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Camcorders, DVDs, UHD screens, digital televisions, LCD and plasma displays, color scanners and printers, the internet: the digital revolution has truly changed our world. Multiple media existed before, and today we still watch TV, read newspapers and books, listen to the radio, and go to the cinema. But more and more we find our sources of information and entertainment combined into what everyone now calls multimedia. We read newspapers online, listen to the radio on our cell phone and at home on TV we watch movies stored on DVD or local memory.

International standards from Technical Committee 100 of the IEC make all the pieces of multimedia work together properly and ensure that the quality of it is identical the world over, no matter where you live and no matter where the equipment you're using was made.

In such an increasingly 'smart' environment, standards play an important role by ensuring interoperability. David C. Felland, Chairman of IEC TC 100, says: "Reliable worldwide interoperability is the basis of what international standards are all about."

TC 100 is involved in consumer products ranging from digital video players to energy efficient display measurement technology and mobile communications. Its role in the IEC is to prepare International Standards in the areas of audio, video and multimedia systems and equipment. "Essentially, TC 100 focuses on emerging technologies − such as the smart home and smart phone − and their systems relationships," Felland says. "TC 100 plays a key role in standardizing the process, interface, storage and presentation of information associated with these developing technologies."

Smarter world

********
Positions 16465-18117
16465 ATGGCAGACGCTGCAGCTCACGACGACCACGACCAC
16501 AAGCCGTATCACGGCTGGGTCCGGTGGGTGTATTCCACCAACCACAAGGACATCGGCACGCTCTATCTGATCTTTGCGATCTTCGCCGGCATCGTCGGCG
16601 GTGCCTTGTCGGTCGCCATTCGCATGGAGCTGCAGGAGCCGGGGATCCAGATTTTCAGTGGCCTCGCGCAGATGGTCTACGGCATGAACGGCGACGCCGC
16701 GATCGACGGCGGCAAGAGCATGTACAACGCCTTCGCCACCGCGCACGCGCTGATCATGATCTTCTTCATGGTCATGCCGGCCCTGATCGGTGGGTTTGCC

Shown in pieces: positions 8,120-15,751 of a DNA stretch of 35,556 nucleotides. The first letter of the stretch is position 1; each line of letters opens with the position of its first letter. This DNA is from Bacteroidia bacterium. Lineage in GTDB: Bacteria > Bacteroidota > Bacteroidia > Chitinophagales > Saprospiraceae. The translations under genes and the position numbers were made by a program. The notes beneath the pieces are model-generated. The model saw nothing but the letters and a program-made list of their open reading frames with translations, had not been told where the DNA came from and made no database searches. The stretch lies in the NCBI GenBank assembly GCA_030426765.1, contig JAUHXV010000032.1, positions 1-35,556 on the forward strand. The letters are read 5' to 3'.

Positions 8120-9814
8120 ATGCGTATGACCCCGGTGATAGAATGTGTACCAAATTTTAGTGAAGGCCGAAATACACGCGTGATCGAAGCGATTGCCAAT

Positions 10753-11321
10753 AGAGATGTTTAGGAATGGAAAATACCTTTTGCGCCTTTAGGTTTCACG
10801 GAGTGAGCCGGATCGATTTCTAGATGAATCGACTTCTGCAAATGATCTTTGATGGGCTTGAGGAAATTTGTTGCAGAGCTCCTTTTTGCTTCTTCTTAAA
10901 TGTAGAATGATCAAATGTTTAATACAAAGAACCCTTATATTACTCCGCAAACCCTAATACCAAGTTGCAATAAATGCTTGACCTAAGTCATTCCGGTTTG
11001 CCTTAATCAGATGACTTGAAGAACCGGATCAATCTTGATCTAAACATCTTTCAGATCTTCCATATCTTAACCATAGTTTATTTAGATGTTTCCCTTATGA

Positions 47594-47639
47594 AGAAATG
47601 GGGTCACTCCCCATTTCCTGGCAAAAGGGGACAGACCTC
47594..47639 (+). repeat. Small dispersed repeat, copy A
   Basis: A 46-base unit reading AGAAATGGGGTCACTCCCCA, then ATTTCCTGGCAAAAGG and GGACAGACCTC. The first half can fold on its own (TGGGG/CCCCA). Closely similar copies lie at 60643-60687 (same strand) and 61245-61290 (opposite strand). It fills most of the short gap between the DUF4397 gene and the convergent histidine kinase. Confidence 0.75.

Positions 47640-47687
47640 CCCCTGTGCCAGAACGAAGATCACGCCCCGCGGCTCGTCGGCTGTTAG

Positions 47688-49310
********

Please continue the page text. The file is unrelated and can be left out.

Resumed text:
We are now quite far into the shift from conventional analogue signal processing to digital signal processing for audio, visual and multimedia systems and equipment, for both consumers and professionals . The boundaries separating these two groups of people are diminishing. This phenomenon is particularly notable in multimedia technologies. Due to digitization, many consumer products in the audio and video fields now approach the performance and quality that professional users require for their applications.

Not only that, much of this kind of product is less and less stand-alone and increasingly part of larger systems. Think portable entertainment device and you should think of the associated equipment such that in your vehicle or home entertainment system that can work in conjunction with each other.

What's more digitization brings the ability to make copies indistinguishable from their sources, which leads to concerns about intellectual property rights. Safeguarding them is important and we've heard of people facing the law for piracy on this question.

These are just some of the issues that TC 100 wrestles with as it lays down standards for audio, video and multimedia systems and equipment. The field they work in is very broad and touches much of our daily lives. Those who work with computer screens may not think about how manufacturers ensure that the colors are true: that reds are red, blues are blue and greens are green. But the company manufacturing the screen has to ensure its product delivers and TC 100 has developed standards to assist.

In fact, TC 100 prepares standards for the best end to end quality of recording, distribution and reproduction of audio, video and data signals, for both consumers and professionals.* In other words, for the equipment and systems that have come to play an important part of our professional and personal lives from home entertainment systems to personal computers.

* This includes standards for interfaces, interconnections, and interoperability between systems as well as standards for test and measuring methods. They apply to: receivers; display terminals; magnetic, optical and solid state storage equipment; systems interfaces; interoperability requirements; performance criteria; and terms and definitions.

 

 

 


 
 
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